Reaching the children the world chooses to forget

Refugee family in Jordan
Yaman (left) and Mohammad (right) with their father Abdul. The family fled Syria and now live in Za’atari camp in Jordan.

I recently visited Za’atari refugee camp – a sprawling settlement in the desolate Jordanian desert. Around 70,000 Syrian refugees live there – a population roughly the size of Bath. But that’s where the similarities begin and end.

For tens of thousands of children, Za’atari is a tough place to grow up. Brothers Yaman, age five, and Mohammed, three are two of them. When bombs devastated their district in Syria, Mohammed started having high fevers and fits.  Yaman stopped talking altogether.

That’s when their parents decided to abandon their home and trekked through the desert in search of refuge. But even when they got to the camp they didn’t get help. It took six months to get any healthcare for Mohammed.

When I saw a short film of Yaman and Mohammed I couldn’t help thinking, what if that was my son? I remembered times when my son needed emergency help; the worry and distress I felt. But also the security of being able to call 999 or drive him to the local A&E.

For Mohammed and Yaman that basic healthcare just wasn’t available.

The world’s forgotten children

Disability treatment in Kenya
Joseph, a worker at a disabilities centre in Kenya, treats Ivon, who has cerebral palsy.

What’s more, the bare facts of their story are far from unusual. A report released today by Save the Children reveals that millions of children are being denied life-saving healthcare and schooling – not ‘just’ because they’re poor, but also because of who they are and where they live.

They’re the children the world chooses to forget.

Some of those children being left behind – like Mohammed and Yaman – are refugees. Others are at risk because they’re a girl from a poor family, live in the ‘wrong’ place, belong to a minority ethnic group, or have a disability.

At its worst, this discrimination is deadly: millions of the world’s poorest children are being denied life-saving services.

And for those forgotten children who survive, discrimination can take away the things that keep them safe and the education that could lift them out of poverty.

Our new global poll – released today – points to the full extent of discrimination in childhood and the damage it causes. It found that just under 40% of adults worldwide experienced discrimination as they were growing up, many missing out on critical services because of their ethnicity, sex or because they have a disability or are a refugee.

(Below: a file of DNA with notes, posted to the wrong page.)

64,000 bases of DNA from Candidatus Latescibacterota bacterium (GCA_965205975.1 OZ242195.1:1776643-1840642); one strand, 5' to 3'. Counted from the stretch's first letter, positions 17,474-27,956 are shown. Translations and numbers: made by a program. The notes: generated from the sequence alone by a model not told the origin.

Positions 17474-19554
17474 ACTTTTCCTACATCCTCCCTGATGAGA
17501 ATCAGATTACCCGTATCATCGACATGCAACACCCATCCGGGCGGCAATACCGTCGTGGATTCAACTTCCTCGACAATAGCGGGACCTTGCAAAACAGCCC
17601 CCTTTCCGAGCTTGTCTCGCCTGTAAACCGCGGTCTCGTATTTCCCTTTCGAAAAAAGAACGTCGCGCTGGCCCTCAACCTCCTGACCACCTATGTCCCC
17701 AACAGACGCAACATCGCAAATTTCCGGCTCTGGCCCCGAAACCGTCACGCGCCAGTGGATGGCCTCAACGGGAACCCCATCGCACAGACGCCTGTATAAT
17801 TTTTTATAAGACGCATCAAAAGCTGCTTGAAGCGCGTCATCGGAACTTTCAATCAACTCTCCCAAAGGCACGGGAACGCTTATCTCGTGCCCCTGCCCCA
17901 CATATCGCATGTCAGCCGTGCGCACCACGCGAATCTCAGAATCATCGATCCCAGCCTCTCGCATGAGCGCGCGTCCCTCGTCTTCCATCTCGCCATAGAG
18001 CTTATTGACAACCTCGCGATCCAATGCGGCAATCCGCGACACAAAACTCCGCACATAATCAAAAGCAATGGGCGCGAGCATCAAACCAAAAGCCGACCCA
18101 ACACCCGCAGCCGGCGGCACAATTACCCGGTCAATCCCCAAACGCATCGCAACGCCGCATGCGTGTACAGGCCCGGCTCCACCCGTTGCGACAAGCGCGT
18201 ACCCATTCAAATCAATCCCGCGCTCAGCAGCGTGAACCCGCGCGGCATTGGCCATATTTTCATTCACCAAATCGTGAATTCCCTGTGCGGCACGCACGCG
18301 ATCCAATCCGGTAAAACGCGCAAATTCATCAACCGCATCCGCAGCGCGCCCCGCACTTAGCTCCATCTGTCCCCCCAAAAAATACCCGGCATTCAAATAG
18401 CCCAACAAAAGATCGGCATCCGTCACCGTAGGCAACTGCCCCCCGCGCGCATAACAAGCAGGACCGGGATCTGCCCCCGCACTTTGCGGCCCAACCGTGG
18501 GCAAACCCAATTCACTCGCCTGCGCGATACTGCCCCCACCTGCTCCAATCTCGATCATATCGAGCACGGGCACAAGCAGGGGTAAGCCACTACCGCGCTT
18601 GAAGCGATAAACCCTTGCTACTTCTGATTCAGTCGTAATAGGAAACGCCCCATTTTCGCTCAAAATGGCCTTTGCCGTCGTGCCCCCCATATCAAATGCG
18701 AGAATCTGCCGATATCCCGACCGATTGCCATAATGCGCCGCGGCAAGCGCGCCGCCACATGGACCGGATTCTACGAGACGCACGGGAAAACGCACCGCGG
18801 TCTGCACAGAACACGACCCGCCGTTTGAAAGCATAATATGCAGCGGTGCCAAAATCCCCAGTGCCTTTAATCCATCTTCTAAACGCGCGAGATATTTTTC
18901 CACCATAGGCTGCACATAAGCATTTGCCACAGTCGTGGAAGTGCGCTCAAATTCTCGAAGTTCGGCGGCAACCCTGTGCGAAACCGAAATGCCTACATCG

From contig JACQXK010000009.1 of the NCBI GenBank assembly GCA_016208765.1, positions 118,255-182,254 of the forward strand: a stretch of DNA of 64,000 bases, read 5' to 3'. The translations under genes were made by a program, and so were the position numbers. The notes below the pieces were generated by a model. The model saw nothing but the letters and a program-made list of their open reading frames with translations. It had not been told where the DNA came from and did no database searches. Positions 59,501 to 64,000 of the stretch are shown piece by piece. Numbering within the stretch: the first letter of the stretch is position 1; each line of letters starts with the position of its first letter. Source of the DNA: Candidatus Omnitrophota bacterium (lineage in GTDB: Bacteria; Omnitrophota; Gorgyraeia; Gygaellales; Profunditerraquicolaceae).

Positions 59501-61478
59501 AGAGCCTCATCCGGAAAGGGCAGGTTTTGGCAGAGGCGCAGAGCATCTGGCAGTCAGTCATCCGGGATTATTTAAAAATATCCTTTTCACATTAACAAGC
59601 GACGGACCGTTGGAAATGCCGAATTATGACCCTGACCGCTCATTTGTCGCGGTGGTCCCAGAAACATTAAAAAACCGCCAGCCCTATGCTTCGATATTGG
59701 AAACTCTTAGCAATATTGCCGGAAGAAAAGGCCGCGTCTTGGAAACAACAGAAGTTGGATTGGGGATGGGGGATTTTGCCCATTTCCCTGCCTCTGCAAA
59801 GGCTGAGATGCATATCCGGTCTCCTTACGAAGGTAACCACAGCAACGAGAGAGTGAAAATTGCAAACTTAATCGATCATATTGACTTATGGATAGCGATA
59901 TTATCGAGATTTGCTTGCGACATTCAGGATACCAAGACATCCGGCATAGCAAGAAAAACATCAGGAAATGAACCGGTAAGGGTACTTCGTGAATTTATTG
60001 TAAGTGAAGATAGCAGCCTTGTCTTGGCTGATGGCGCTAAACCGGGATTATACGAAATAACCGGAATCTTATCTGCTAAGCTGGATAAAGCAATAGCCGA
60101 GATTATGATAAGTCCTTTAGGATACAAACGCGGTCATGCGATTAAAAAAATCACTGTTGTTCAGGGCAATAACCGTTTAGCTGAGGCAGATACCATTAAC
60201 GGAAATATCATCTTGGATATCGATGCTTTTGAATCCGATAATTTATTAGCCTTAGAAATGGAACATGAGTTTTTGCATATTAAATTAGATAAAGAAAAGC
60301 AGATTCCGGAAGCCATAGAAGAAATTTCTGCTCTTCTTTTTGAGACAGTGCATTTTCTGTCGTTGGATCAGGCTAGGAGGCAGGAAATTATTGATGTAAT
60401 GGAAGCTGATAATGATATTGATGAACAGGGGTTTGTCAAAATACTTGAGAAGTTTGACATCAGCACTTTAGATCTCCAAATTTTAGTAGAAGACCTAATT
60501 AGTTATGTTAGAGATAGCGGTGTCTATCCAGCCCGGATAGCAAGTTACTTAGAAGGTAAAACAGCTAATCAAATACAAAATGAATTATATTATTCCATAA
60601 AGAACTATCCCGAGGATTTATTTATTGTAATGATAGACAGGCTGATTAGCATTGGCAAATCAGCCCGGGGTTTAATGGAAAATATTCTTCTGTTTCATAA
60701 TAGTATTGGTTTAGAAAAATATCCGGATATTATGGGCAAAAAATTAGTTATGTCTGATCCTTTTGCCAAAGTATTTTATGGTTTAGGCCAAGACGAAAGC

Our biggest challenge

We shouldn’t forget, the world has made tremendous progress for many children. The number of children dying has halved since 1990. And millions more children are in school.

But our biggest challenge is yet to come.

Today, the children who are being denied access to life-saving healthcare or life-transforming education miss out because of who or where they are. That’s not good enough.

That’s why today we’re launching a new three-year campaign, Every Last Child, to remember the world’s forgotten children – and to make sure that every child is able to survive and learn. For us that means getting vital services to 15 million children over the next three years. You can help us reach every last child.

Sawda, 13, is one of the Somali children enrolled in our education programme that helps children who have been unable to access education catch up with their peers.
Sawda, 13, is one of the Somali children enrolled in our education programme that helps children who have been unable to access education catch up with their peers.

Achieving the global goals

In September last year, leaders from every country in the world made a global declaration that together we will achieve three extraordinary things by 2030 – end extreme poverty, combat climate change, and fight injustice and inequality. I’m proud that Save the Children helped realise the creation of a set of truly ambitious Global Goals. Now we need to see them realised.

The launch our Every Last Child campaign is our first step towards attaining those Global Goals. It’s a tremendously exciting opportunity. And one we can’t afford to squander.

A united approach

We’re taking a new campaigning approach that reflects the times we live in. We won’t just be calling on the presidents and prime ministers of the world’s richest countries to take action – though, of course, they have a role to play.

We’ll be campaigning for change in countries all around the world. We’ll work with governments across the globe to finance plans to ensure that every child – no matter whether they are a girl or a refugee, regardless of their physical ability or their ethnicity – gets the life-saving healthcare they need and the education and future they deserve.

That’s why we’ll be asking every president and prime minister to change the laws and policies of their countries to focus on the children currently at the back of the queue – the children who are missing out on healthcare and education – and to put those children first.

In the corridors of power – be it the local governor’s office in Wajir County, Kenya or the United Nations in New York – we’ll make sure our political leaders hear loud and clear from and about the children who until now have been forgotten: the challenges they face, the hopes they harbour and the changes they want to see.

Sign our petition to help us reach every last child.

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